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Sister Mary Rita McSweeney Awarded Posthumously for Ministry with Seniors

October 26, 2018, Chicago – More than a year after her death on September 7, 2017, Sister Mary Rita McSweeney, OP, received the St. Louise de Marillac Award for her 25 years of dedicated ministry to the senior citizens through Marillac St. Vincent ServicesThe award and Sister Mary Rita’s former ministry site are named for St. Louise de Marillac, co-founder with St. Vincent de Paul of the Daughters of Charity in France. 

Among those attending the October 12, 2018, Beacon of Hope Luncheon were Adrian Dominican Sisters Norine Burns, OP, Nancy Murray, OP, Cyrilla Zarek, OP, and Jane Zimmerman, OP. Also attending in Sister Mary Rita’s honor were her nephew Michael McSweeney of Louisville, Kentucky; nieces, Diana McSweeney of Scottsdale, Arizona, and Mary McSweeney of Canton, Michigan; and five seniors with whom Sister Mary Rita had ministered.

Marillac St. Vincent Services is the result of a 2002 merger between two independent organizations run for more than 100 years by the Daughters of Charity: Marillac Social Center and St. Vincent de Paul Center. Marillac offers services to people in need in Chicago, from early childhood programs for newborns through 5-year-olds, to youth services, programs for pregnant teens, adult employment programs, to food pantries and other programs for senior citizens.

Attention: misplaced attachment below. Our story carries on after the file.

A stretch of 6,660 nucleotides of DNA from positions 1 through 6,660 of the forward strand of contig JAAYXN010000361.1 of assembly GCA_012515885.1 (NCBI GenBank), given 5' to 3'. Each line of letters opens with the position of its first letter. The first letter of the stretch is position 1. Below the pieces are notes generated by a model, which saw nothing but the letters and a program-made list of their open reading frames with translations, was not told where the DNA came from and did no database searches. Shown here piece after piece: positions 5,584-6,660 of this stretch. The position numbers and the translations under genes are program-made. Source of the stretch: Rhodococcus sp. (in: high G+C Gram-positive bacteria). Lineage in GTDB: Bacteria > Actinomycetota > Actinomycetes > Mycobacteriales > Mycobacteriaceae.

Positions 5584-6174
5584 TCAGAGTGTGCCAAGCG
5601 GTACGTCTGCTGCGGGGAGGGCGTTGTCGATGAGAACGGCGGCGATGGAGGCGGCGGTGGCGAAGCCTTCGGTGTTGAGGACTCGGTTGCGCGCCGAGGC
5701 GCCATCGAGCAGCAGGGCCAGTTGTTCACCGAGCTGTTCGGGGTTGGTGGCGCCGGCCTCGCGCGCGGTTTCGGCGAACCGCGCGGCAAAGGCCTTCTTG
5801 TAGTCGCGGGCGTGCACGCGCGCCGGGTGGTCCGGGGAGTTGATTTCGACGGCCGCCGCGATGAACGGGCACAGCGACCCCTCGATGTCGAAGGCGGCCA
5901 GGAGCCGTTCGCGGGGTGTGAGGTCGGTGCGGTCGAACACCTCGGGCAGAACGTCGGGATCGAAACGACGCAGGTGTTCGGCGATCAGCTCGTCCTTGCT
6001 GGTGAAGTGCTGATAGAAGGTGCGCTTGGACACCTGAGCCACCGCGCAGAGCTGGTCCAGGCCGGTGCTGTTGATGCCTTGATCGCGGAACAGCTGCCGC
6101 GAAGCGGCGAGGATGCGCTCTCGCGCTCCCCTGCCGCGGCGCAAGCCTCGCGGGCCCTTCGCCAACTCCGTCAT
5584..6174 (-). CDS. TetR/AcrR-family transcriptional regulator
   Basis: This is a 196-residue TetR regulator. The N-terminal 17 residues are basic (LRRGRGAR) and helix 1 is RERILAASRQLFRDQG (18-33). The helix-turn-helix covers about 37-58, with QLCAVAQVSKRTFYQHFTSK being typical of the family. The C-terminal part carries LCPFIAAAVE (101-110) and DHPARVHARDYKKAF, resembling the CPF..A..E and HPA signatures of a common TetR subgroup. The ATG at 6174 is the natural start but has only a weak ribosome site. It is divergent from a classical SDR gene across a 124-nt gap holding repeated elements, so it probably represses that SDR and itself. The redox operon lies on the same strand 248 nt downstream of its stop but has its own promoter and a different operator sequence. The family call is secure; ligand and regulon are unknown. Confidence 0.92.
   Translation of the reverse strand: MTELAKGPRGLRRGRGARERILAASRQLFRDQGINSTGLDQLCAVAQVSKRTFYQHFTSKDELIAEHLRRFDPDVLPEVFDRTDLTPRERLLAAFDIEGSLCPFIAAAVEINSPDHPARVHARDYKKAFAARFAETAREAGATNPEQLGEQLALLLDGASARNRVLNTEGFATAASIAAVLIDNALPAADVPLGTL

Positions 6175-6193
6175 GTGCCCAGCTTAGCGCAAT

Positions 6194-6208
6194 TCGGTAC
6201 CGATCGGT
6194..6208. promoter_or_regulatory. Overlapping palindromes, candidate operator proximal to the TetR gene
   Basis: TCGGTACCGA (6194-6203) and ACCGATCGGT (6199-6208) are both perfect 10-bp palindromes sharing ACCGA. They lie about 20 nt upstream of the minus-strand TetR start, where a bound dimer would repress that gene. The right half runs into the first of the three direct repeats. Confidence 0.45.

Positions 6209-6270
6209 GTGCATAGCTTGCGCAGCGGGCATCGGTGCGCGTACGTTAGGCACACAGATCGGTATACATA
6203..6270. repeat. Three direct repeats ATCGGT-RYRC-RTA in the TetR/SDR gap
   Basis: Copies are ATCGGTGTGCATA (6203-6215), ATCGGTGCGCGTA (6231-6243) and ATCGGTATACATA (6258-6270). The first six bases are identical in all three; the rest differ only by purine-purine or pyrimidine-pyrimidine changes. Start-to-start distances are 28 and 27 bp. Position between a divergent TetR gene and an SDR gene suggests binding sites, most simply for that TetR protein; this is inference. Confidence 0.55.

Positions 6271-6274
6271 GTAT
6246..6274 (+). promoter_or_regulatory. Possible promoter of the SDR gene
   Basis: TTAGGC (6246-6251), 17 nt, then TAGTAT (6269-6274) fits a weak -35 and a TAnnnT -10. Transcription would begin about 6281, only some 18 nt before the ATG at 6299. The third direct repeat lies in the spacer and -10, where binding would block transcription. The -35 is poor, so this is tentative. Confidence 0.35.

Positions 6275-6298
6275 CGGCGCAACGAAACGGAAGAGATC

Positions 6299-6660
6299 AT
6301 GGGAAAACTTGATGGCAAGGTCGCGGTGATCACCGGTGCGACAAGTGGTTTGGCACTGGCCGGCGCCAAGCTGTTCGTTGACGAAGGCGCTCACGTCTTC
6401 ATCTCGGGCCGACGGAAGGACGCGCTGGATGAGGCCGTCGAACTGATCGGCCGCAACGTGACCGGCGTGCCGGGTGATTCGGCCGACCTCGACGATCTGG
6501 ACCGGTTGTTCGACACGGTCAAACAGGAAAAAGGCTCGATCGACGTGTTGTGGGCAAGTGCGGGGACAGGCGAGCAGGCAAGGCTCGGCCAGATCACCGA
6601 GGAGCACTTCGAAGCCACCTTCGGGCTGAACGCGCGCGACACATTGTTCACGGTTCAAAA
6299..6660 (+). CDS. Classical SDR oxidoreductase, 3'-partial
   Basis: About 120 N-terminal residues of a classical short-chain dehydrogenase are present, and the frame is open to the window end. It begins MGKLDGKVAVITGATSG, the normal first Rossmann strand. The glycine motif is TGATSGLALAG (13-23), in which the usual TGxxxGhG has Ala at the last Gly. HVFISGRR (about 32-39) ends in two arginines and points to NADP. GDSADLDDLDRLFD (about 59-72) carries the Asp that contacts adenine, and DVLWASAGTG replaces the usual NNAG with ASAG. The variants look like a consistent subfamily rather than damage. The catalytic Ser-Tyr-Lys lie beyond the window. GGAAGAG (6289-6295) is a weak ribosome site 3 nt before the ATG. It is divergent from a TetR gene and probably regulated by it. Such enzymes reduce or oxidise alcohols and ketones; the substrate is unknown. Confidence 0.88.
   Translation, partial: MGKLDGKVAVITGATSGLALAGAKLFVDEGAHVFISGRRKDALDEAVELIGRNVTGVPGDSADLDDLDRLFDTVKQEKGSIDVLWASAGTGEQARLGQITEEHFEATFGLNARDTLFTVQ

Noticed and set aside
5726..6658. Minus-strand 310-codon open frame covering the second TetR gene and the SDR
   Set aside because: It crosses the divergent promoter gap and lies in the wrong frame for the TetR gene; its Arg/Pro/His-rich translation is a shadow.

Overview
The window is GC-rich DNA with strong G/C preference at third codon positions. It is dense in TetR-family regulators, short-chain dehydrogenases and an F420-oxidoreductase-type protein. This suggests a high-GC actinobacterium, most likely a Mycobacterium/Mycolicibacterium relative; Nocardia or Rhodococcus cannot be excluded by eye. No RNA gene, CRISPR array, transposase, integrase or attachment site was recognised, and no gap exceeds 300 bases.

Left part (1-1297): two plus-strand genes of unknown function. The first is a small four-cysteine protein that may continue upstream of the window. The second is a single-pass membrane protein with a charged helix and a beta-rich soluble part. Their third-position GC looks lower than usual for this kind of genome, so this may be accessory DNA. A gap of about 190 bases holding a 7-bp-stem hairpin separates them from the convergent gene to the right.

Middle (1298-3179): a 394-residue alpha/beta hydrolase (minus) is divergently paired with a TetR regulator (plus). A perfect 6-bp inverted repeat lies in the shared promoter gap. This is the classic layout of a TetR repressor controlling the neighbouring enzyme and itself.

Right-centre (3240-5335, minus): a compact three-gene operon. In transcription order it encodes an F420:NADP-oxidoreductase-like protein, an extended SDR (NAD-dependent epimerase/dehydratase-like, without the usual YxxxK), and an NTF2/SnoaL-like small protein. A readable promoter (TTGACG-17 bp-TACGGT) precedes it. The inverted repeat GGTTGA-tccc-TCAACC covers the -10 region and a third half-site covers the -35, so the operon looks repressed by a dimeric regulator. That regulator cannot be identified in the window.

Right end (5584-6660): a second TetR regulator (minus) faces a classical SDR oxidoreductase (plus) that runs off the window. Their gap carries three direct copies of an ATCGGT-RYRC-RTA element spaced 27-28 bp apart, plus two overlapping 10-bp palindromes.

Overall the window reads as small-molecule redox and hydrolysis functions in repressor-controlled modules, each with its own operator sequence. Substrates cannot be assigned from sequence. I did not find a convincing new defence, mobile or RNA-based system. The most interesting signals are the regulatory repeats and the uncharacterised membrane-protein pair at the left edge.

After teaching for 40 years, Sister Mary Rita retired from Catholic education and began 25 years of ministry with Marillac’s senior programs. Her ministry included visiting and calling homebound seniors and working with the Take Charge senior group, which grew to more than 80 participants. 

“The meetings were social and informational,” explained Maureen Hallagan, MSW, Chief Operating Officer of Marillac St. Vincent Services. “Sister cooked meals for each group meeting and sent everyone home with the leftovers.” Maureen described Sister Rita as a “mentor, teacher, and friend” to the Marillac community. “She taught us all that it is important to have faith in everyone you meet, that there is good in everyone. She demonstrated that a smile goes a long way in making people feel special and, most importantly, that you never know when a good deed might make a difference in someone’s life.”

The awards luncheon was “a nice tribute to [Sister Mary Rita] and a nice way to keep her memory alive and to let us know that her good works continue at Marillac,” said Sister Norine Burns, who lived with Sister Mary Rita for 25 years. “A lot of people came up to us and old us about what Mary Rita meant to them.”

Sister Norine especially remembers the joy that Sister Mary Rita found in her ministry at Marillac. “She would always say, ‘I have the best job in the world,’” she recalled. “She never minded going to work … and she loved working with the poor, and especially the seniors.”